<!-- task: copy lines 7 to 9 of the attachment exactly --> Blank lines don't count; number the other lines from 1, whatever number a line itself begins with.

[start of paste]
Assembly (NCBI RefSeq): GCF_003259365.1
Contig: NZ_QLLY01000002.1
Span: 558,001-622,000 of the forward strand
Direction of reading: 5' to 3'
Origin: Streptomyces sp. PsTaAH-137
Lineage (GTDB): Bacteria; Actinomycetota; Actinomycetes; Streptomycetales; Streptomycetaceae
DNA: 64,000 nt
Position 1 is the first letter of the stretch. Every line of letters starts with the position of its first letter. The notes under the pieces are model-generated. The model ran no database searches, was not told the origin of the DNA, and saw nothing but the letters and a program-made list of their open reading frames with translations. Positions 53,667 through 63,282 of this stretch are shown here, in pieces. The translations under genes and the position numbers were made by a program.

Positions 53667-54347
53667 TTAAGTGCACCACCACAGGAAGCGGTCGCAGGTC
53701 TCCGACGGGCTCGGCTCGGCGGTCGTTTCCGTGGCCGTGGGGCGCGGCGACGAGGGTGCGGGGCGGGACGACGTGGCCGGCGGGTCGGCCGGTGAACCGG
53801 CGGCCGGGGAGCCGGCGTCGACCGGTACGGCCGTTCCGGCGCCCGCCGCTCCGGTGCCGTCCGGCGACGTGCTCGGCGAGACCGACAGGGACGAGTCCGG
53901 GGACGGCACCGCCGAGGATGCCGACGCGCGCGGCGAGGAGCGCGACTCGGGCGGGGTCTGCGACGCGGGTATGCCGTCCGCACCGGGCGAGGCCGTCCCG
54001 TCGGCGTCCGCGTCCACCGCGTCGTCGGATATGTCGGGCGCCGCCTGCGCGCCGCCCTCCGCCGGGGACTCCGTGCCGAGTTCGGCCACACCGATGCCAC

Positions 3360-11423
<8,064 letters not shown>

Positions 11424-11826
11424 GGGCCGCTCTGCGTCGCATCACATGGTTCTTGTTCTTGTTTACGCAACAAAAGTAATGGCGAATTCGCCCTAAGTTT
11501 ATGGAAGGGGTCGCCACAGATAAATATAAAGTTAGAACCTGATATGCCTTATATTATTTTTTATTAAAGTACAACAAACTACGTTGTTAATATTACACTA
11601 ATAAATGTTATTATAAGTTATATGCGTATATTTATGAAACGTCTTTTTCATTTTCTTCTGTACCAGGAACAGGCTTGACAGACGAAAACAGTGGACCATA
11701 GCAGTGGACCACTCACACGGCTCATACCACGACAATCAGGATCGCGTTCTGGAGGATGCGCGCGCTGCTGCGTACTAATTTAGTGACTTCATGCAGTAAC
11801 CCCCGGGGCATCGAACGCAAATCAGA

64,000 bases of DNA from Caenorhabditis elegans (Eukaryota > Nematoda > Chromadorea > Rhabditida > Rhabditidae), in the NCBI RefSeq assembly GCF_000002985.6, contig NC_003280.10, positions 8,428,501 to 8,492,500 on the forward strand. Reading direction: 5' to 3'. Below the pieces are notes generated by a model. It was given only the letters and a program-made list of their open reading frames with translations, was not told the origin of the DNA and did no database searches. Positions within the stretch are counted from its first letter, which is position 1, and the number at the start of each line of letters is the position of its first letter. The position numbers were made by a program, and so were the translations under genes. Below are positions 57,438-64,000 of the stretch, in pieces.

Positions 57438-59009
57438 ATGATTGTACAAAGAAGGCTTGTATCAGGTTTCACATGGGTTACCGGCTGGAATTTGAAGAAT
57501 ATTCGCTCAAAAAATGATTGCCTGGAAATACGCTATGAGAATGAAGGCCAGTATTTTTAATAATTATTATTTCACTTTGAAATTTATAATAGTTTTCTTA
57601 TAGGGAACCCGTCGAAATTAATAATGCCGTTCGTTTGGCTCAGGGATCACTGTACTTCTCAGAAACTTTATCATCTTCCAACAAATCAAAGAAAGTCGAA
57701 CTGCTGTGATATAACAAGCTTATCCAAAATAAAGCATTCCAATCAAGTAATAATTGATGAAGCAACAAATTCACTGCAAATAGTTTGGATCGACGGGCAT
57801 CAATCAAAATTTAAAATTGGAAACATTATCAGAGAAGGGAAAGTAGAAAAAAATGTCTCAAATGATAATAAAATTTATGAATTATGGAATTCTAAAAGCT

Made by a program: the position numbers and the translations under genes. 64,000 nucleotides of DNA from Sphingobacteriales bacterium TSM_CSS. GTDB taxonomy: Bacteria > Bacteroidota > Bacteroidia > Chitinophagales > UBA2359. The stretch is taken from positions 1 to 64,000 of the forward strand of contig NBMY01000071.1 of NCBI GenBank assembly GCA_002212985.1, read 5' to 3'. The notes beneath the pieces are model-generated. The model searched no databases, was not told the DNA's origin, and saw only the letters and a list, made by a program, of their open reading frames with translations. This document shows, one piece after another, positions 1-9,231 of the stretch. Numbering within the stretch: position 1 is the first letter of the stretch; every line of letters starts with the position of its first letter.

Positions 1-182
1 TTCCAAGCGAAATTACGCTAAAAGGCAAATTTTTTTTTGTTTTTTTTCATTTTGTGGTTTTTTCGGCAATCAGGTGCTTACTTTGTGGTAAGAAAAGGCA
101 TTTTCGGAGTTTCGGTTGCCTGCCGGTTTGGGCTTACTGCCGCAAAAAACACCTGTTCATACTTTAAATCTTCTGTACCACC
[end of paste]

DNA: 64,000 nt
Position 1 is the first letter of the stretch. Every line of letters starts with the position of its first letter. The notes under the pieces are model-generated. The model ran no database searches, was not told the origin of the DNA, and saw nothing but the letters and a program-made list of their open reading frames with translations. Positions 53,667 through 63,282 of this stretch are shown here, in pieces. The translations under genes and the position numbers were made by a program.

Positions 53667-54347